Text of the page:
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Smells – My Top & Bottom 5 Smells

A top and bottom 5 list of smells.

There’s so many smells out there and we can’t like everything, so what makes my top and bottom list of aromas:

Top 5

5.  Ash/Open Fires – I love the smell of open fires and the scent of the ash afterwards (note I like the smell, not the taste (I’ve eaten some stuff that actually made me think I was eating a fire grate!) I don’t know what it is about the smell of a roaring fire, but there’s something warm and inviting.  But heck, maybe that’s just the old romantic in me!
4.  Bread – who doesn’t love the smell of freshly baked bread.  It’s one of those smells that you are encouraged to get your house to smell like, when you are selling it, before you have a viewing. The smell of freshly baked bread just gets your tastebuds tingling.  And of course, you can’t eat fresh bread without butter – the proper stuff mind you.
3.  Vanilla – just mmm, dreamy smell.  It’s probably got something to do with the sweetness, it reminds me of ice cream and cakes.
2.  Flowers – of course this had to be here.  I love the smell of flowers and my favourite are deep red, velvety roses. A friend of mine used to have an orange blossom in their garden and that scent was just amazing it reminded me of orange groves.  I have been known to walk along the road and stop to sniff blossoms.  It just takes a moment out of my day to remind me how wonderful the world is.  You should try it sometimes (but you may get a few odd looks!)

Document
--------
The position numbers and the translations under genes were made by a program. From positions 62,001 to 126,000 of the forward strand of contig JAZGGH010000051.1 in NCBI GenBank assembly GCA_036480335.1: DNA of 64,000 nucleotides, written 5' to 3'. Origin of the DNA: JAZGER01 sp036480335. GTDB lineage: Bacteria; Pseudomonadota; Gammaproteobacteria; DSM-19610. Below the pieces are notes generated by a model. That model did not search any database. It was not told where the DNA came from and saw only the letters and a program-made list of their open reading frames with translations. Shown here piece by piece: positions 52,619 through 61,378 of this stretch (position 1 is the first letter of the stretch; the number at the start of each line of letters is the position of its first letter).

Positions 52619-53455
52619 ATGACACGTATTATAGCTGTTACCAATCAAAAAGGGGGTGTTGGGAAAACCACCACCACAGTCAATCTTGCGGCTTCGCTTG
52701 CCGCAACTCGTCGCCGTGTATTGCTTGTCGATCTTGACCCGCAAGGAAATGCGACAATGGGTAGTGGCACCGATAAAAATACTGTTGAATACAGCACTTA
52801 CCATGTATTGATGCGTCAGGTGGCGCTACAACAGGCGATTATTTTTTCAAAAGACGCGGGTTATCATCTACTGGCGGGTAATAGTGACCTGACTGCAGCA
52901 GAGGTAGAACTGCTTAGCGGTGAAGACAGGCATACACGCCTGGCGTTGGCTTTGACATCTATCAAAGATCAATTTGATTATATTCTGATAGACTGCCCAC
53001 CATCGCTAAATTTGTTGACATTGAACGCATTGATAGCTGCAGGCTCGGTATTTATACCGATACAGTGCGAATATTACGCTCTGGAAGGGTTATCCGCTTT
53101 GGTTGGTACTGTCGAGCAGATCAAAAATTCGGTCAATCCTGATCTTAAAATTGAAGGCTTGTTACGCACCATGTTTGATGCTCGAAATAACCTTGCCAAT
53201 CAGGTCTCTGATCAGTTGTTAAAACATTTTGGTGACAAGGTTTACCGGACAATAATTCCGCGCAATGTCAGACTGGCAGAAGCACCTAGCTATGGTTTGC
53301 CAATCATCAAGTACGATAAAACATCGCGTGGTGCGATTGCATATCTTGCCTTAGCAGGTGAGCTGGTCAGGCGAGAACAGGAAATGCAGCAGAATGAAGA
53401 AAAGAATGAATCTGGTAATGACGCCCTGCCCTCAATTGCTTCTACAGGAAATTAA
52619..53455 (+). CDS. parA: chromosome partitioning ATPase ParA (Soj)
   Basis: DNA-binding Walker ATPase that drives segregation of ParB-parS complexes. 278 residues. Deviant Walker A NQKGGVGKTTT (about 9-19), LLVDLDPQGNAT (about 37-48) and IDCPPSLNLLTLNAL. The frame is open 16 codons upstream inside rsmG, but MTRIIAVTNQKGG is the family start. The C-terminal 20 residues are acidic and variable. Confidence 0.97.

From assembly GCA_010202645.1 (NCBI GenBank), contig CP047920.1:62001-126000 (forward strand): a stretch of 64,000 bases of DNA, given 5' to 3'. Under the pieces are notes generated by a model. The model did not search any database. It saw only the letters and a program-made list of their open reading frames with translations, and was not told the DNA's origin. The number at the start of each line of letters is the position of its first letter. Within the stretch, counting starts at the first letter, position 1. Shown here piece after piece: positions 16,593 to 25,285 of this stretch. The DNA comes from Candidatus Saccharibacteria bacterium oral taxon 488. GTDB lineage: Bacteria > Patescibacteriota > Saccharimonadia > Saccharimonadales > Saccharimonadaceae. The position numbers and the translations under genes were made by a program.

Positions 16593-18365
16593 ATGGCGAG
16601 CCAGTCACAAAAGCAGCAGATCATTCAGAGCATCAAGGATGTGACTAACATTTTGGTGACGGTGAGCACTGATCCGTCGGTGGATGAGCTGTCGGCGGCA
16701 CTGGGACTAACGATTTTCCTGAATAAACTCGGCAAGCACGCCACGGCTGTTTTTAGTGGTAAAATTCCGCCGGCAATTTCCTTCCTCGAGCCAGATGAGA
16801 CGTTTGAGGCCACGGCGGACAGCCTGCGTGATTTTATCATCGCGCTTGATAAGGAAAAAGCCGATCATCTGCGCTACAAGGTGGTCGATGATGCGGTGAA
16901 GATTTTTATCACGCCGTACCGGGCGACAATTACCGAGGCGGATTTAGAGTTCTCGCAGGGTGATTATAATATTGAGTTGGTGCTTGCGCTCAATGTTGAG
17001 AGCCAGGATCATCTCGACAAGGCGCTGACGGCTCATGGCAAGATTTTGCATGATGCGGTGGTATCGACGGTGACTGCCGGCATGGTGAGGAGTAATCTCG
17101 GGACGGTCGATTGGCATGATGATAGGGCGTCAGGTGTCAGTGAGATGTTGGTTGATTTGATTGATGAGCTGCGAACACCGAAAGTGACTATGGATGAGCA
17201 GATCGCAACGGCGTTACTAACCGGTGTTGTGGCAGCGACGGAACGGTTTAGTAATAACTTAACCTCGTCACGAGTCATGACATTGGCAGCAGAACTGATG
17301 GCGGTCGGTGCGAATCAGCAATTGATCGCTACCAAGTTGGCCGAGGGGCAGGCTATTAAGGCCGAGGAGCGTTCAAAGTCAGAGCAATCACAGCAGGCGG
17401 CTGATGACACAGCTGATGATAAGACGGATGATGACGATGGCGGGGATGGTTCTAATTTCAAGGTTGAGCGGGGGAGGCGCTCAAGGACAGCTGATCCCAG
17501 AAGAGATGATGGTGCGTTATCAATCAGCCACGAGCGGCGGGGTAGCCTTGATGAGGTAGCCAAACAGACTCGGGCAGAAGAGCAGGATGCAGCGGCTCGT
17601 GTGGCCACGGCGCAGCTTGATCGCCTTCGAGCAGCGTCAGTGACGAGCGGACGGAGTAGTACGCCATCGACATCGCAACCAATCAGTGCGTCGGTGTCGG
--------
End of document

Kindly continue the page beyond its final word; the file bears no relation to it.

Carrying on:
1.  Sea – my top smell.  There’s nothing like the smell of salt water on a sea breeze.  I definitely think I need to live near water. There’s something about it that just makes me relax and chill immediately.  It’s one of those smells I wish I could bottle so I could take a whiff whenever I was feeling blue.
So, those are my top 5 smells, but what about the ones I can’t stomach….

5.  Parmesan – now I love cheese, seriously love cheese. (Cheese on toast total comfort food). BUT parmesan just smells like vomit. So if you put it anywhere near my food, I’m not going to eat it.  Now I know fresh parmesan apparently doesn’t, but I think the smell is so ingrained in my brain the smell neurons are not going to change their minds.
4.  Lavender – much as I love herbs and flowers I cannot stomach the smell of lavender.  I know it’s supposed to relax you, but bleurgh!!!  Have you tried those lavender things you put in the microwave to pop on achy parts of your body?  Is it just me or does lavender, when heated, just smell of cat wee? Sorry lavender, but you just don’t do it for me!
3.  Strong perfume – of the ladies variety.  Maybe it is just my nose? Years ago I used to sell natural, organic perfume which worked a different set of smell buds, so to speak.  Now when my mum pops on her perfume – OMG! It just smells like a tart’s boudoir.  I think because my nose got used to natural, all it can smell is the chemicals.  Sorry.
2.  School canteens – I don’t know what it is they cook in them, but there’s something that reminds me of my primary school dinners. I think it’s some kind of battered yuckiness.  My primary school dinners were completely revolting – seriously there was no health & safety.  We used to find all manner of stuff on our plates, and as for the grease that used to ooze out of everything when a fork went in…it’s a wonder we made it out alive!